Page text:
• Heard Dr. Claudia Moore, Executive Vice President for Academic Affairs, report that the faculty has completed a number of changes to the College’s nursing curriculum. Dr. Moore told trustees that she and Nursing Program Director Kathleen Hankel will present the changes to the Board of Trustees in the near future.

• Heard Dr. Virginia Taylor, Vice President for Student and Enrollment Services, report that 452 prospective full-time students and 211 prospective part-time students have applied for admission to Genesee during the Spring 2007 semester.

• Heard President Stuart Steiner report that Raymond Walker will join the College’s staff as Director of the new Rural Jail Postsecondary Transition grant program. Mr. Walker is a retired assistant principal of Batavia High School. He holds a B.A. degree from Roberts Wesleyan College and a M.S. degree from SUNY at Brockport.

• Heard President Steiner report that Renee M. Wilmoth will join the staff as Technical Specialist in the new Rural Jail Postsecondary Transition program. Ms. Wilmoth has worked in several job training and human service positions. She holds a B.A. degree from Temple University and a M.A. degree from West Virginia University.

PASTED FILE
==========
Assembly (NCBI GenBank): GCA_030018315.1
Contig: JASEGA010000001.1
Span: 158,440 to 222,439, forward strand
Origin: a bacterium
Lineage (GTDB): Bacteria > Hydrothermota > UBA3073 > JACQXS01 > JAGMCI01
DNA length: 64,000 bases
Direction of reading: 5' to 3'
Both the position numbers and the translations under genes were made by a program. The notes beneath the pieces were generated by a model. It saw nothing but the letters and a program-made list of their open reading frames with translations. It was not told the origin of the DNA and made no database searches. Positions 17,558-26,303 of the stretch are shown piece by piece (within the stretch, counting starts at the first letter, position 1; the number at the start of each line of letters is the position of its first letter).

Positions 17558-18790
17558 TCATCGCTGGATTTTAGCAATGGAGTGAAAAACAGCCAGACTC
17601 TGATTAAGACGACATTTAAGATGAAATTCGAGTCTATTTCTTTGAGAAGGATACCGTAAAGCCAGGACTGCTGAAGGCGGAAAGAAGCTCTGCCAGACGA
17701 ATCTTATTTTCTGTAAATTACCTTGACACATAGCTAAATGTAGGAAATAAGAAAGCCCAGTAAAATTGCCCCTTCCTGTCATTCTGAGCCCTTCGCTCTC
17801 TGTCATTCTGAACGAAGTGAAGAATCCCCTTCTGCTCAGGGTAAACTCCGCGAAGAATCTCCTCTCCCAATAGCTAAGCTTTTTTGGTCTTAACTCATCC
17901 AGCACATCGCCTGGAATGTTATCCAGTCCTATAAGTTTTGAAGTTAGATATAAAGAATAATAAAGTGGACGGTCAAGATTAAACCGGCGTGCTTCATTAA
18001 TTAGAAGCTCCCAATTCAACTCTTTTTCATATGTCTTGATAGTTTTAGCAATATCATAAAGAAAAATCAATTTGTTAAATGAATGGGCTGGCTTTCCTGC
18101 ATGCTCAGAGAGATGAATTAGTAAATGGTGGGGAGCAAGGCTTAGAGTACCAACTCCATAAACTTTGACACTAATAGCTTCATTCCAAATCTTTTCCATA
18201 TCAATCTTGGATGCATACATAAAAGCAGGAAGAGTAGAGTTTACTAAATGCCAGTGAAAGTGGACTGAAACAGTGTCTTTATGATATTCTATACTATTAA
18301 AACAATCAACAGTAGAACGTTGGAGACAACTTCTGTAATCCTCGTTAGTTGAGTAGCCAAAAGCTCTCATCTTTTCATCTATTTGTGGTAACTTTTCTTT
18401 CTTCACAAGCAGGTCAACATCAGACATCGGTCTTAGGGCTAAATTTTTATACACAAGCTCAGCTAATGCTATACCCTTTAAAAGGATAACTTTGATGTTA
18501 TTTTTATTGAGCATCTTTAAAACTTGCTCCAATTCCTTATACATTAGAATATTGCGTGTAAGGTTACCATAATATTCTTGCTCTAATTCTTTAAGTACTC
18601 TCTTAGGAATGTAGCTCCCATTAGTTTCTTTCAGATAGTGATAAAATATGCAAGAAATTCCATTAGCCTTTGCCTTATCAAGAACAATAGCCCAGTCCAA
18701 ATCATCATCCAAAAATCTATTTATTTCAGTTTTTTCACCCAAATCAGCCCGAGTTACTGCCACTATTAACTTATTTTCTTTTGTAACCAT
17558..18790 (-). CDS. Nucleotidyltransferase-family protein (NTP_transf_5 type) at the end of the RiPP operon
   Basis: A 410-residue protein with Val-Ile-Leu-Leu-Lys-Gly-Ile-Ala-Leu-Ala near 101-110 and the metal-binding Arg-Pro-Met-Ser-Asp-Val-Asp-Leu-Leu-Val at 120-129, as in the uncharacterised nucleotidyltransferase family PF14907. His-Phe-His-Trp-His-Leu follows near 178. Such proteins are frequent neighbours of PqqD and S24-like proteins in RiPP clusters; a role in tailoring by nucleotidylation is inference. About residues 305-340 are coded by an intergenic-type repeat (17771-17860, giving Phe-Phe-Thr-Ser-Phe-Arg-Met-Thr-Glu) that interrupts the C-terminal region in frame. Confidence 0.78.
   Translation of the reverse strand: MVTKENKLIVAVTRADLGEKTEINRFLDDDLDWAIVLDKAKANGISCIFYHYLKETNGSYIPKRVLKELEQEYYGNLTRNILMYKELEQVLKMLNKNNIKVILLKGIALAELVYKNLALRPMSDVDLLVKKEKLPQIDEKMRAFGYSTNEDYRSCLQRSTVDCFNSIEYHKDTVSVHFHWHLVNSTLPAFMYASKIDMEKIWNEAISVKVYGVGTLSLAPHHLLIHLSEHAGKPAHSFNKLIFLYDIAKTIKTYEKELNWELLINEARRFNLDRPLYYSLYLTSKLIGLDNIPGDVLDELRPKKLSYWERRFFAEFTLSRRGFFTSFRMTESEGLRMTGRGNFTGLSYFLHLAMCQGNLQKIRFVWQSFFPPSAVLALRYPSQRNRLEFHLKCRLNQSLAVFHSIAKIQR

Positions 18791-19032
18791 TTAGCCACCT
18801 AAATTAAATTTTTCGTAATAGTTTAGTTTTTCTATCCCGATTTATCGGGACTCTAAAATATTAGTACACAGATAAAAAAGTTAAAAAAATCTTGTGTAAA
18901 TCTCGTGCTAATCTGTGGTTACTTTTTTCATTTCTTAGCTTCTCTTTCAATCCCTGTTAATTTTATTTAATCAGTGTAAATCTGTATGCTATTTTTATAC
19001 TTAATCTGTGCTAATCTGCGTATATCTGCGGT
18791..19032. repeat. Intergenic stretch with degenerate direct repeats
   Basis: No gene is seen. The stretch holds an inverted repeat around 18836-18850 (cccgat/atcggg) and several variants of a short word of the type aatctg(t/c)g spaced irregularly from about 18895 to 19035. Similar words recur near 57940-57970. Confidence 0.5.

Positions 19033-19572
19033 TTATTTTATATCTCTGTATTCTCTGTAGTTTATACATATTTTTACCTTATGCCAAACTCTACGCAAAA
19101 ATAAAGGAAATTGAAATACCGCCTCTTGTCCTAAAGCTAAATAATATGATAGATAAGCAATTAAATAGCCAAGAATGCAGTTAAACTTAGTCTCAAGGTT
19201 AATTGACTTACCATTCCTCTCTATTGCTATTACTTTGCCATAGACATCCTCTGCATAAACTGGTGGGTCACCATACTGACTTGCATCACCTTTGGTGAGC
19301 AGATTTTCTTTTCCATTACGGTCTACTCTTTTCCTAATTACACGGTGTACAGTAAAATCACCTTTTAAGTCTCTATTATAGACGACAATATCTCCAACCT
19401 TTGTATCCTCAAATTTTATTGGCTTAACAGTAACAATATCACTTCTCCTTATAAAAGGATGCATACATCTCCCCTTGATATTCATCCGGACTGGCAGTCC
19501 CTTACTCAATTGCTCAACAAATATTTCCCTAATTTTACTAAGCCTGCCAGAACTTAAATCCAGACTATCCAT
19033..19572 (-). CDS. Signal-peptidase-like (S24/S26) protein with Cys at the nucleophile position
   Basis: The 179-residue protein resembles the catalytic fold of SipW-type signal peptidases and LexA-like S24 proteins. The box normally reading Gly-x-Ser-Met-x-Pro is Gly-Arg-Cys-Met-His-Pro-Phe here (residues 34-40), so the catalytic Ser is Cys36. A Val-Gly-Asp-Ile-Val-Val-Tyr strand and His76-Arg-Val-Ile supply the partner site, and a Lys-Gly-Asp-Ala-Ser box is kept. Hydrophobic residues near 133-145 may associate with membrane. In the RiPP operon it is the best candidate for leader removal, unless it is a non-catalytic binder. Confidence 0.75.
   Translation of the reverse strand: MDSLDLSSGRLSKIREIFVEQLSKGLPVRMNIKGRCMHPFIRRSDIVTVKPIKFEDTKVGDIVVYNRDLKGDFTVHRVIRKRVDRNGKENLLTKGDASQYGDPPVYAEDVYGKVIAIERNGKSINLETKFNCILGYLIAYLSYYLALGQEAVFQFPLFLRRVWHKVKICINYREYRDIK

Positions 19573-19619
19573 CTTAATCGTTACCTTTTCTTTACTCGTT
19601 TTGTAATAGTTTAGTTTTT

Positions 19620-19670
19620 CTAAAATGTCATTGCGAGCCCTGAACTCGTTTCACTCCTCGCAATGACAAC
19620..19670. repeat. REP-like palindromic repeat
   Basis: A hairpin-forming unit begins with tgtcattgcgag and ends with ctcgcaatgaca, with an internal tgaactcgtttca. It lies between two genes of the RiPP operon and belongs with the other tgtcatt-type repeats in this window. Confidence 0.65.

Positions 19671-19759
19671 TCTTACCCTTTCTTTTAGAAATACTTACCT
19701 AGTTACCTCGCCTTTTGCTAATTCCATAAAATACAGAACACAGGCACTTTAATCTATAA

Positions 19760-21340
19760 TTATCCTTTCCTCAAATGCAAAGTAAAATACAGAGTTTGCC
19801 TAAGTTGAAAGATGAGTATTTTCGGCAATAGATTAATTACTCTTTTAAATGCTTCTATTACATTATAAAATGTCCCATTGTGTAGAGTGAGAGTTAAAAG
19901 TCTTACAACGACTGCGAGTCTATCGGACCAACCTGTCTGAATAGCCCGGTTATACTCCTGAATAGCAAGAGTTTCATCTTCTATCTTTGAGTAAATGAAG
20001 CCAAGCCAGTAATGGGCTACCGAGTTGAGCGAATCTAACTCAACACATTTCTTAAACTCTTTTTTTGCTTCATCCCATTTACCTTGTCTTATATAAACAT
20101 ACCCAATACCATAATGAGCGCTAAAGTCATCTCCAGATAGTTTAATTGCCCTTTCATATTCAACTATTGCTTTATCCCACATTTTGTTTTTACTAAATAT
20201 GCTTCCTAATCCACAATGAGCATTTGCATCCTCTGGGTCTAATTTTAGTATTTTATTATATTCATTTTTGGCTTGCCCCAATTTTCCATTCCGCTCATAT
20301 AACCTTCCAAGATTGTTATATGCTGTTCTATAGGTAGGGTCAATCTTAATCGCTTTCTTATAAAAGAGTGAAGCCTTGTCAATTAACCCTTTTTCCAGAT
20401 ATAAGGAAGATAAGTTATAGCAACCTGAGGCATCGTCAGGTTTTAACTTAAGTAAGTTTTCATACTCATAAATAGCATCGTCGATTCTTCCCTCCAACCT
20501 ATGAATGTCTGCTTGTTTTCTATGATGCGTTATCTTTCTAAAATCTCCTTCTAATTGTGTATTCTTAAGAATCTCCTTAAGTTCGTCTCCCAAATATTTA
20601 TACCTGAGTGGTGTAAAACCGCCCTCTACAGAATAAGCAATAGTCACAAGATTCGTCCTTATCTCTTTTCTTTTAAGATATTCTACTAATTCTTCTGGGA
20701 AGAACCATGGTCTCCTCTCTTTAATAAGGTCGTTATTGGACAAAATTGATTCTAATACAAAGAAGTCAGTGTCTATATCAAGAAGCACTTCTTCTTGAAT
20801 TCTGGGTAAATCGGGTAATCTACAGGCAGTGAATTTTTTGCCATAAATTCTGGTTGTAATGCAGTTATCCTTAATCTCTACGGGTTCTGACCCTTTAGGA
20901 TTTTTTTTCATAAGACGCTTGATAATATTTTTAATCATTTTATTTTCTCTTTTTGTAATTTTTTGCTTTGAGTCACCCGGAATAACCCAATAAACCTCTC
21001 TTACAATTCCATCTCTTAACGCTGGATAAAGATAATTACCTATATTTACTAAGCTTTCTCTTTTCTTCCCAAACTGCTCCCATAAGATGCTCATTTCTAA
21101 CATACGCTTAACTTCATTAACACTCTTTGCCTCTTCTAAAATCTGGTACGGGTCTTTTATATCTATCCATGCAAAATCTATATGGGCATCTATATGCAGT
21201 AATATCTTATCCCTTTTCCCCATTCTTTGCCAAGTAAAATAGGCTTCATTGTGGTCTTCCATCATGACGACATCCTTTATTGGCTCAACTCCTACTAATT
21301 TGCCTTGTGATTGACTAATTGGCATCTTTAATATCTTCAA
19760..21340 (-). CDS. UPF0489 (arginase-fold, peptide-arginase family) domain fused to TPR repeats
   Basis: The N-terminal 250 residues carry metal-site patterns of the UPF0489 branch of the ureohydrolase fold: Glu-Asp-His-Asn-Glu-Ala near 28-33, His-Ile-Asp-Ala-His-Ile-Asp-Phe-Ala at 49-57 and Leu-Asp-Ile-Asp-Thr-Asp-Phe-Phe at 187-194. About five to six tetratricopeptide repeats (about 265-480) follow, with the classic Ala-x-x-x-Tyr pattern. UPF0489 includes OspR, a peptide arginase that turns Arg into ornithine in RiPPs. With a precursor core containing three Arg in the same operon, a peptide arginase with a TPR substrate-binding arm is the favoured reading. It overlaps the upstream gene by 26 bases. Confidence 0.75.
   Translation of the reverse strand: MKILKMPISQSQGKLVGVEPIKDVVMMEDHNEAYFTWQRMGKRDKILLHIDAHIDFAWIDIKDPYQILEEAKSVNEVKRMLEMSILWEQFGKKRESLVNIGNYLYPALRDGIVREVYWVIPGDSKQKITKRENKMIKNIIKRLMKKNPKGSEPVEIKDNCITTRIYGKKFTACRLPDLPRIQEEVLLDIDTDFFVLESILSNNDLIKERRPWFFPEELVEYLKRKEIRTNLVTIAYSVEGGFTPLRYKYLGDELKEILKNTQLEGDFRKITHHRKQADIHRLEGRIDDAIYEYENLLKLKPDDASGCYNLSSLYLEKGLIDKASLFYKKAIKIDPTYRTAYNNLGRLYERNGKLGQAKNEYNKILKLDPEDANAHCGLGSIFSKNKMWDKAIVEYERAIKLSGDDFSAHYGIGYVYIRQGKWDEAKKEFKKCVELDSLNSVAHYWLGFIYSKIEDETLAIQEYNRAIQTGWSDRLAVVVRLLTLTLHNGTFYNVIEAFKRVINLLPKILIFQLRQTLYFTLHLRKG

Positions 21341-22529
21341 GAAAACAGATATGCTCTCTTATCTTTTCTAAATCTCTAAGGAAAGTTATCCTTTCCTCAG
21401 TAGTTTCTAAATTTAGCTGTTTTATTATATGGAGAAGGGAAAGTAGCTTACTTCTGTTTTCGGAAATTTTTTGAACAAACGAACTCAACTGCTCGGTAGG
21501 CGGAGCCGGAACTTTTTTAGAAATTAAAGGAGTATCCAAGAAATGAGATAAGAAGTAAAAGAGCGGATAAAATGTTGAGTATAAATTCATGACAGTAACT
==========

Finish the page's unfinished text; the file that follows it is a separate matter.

• Heard President Steiner report that Debra Stancliff will join the staff as Technical Specialist for ACE (Accelerated College Enrollment) programs. Ms. Stancliff has worked as a counselor with the Cattaraugus Allegany BOCES and Phoenix Frontier, Inc. She holds a B.A. degree from Allegheny College and a M.S. degree from Canisius College.

• Heard Dr. Steiner report that the Board of Trustees honorary degree committee has prepared a proposal to create an honorary associate degree program at Genesee and award the first honorary associates degrees in May 2007. Under the proposal, members of the college community would nominate candidates for honorary associate degrees each year, and a trustee’s selection committee would recommend candidates for consideration by the full Board of Trustees. Under state legislation enacted last year, community colleges can now award honorary associate degrees on an annual basis.